A technique for creating carbon fibre body panels at a quarter of the cost, used on the new MG X-Power SV sports car, could lead to the material being used more widely in vehicle production.
The recently launched X-Power SV, designed to compete with other high performance sports cars such as Ferraris and Porsches but at the much lower cost of £75,000, weighs just 1,540kg. The panels were developed by the UK-based SP Group.MG is to make 250 of the cars each year for the next four years.
Carbon fibre is used in performance vehicles as it is tough but lightweight, improving speed and fuel efficiency. However, it is difficult and costly to manufacture, and as a result is only used in vehicles costing around £200,000 or over, such as the McLaren F1. Mass produced cars continue to be made from steel and aluminum.
But with the continuing trend for mass customisation, the potential for using a lower cost carbon fibre to build cars is likely to increase, said Martin Starkey, automotive projects manager at SP. Tooling for composite parts is cheaper, making the material more cost effective when producing a smaller number of cars.
The company claims to have reduced the cost of a carbon body shell from around £40,000 to around £10,000, a reduction of 75 per cent.
‘For mass-producing 20,000 cars, using metals such as steel and aluminium is still likely to be the cheapest option, but if you are producing from five up to around 2,000, carbon fibre could be the answer. These would still be top-end vehicles, but they would be the OEM’s top-end vehicles.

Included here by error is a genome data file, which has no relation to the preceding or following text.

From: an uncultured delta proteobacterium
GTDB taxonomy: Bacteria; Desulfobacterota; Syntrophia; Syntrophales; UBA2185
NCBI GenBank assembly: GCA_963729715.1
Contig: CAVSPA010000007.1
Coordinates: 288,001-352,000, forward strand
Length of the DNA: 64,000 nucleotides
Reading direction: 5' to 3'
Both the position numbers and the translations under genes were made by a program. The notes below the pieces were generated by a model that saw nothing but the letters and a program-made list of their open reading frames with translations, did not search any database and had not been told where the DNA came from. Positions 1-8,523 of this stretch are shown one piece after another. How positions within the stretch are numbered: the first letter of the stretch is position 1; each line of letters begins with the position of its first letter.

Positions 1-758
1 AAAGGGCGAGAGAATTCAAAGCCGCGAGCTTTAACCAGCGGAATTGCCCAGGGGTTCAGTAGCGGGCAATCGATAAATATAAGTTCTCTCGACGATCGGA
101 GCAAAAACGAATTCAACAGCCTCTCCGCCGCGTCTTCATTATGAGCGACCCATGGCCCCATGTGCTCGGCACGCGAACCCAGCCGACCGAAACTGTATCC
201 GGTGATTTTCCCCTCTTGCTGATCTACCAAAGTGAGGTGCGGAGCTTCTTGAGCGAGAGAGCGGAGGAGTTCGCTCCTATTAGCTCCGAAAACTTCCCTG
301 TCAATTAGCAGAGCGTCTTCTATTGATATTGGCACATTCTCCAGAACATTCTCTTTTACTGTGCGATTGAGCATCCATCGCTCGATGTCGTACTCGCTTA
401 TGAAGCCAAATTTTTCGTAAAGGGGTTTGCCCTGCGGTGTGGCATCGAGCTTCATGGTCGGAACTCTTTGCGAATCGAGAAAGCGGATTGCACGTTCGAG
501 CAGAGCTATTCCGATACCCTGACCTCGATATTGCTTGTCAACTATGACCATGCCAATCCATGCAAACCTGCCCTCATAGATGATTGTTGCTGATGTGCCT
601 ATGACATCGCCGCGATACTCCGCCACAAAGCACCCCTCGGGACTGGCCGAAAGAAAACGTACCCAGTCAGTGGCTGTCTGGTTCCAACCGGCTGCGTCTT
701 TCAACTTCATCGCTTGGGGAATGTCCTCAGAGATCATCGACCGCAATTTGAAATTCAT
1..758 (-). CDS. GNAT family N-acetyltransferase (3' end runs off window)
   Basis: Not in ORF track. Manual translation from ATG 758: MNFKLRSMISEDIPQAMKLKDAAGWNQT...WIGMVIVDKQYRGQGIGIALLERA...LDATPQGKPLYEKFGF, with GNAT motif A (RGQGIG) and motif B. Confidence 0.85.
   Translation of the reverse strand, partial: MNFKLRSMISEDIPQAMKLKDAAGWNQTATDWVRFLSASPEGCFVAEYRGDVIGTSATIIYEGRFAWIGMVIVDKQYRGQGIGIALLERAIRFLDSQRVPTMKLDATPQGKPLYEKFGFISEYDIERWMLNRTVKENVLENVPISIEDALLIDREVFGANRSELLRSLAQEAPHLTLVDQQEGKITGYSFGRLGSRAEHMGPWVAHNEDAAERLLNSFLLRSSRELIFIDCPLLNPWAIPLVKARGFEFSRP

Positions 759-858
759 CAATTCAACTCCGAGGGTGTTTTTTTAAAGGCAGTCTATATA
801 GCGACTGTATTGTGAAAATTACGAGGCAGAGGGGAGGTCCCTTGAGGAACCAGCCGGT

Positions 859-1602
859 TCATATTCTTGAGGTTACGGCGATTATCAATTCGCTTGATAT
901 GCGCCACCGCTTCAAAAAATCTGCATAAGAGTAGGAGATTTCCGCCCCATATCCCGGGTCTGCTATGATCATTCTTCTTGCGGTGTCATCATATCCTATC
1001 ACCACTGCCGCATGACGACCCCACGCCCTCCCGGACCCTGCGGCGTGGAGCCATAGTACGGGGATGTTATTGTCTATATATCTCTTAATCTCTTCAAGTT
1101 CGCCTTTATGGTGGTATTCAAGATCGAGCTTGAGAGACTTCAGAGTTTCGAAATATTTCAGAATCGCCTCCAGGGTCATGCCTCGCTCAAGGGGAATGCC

‘The technology means £75,000 carbon fibre cars are now realistic,’ he said.
The composite material typically used by luxury car makers is pre-preg, which consists of separate layers of pre-impregnated carbon fibre and glue film surrounding a honeycomb core.
This is lightweight and strong, but pre-impregnated carbon fibre is extremely expensive, and producing composite panels from this material is highly labour intensive. Also, during the process of layering the different materials together air often gets trapped inside, requiring an expensive autoclaving process to remove it.
SP, which has a background in producing composites for racing boats and wind turbine blades, has developed a ‘breathable’ material, in which the fibre is separate from the resin. ‘It is a very dry, porous material, so you can extract the air very easily, and you no longer need expensive claving, you can simply set out the layers and have a single cure at the end,’ said Starkey.
‘We have created a material that weighs 20 per cent that of steel, and 35 per cent that of aluminium, for the equivalent stiffness,’ he said.
Existing composites also suffer from surface problems, which can affect the aesthetics of the car’s body. pinhead-size imperfections in the surface of the material can be caused by air becoming trapped during the production process. When the large paint molecules hit these holes they compress the air trapped inside and spring back out again, forming ‘fish-eyes’ around the imperfections.
To prevent this effect, the company has produced a barrier layer over the carbon fibre, consisting of a fine fibre structure sandwiching a catalysed resin film, which forms a uniform surface on curing.
The barrier layer also prevents carbon fibre read-through in hot weather, the fish-scale effect that is caused by the fibre and resin expanding at different rates in the heat. As a result there is no need for the thick layers of paint used on other performance cars to prevent this effect showing through, which is expensive and can lead to paint chips.
‘Fibre read-through is very hard to see in the painting process, so you just keep layering on the paint, but the effect returns with time, temperature and humidity,’ said Starkey.
The panels can simply be painted in the same way as conventional steel panels.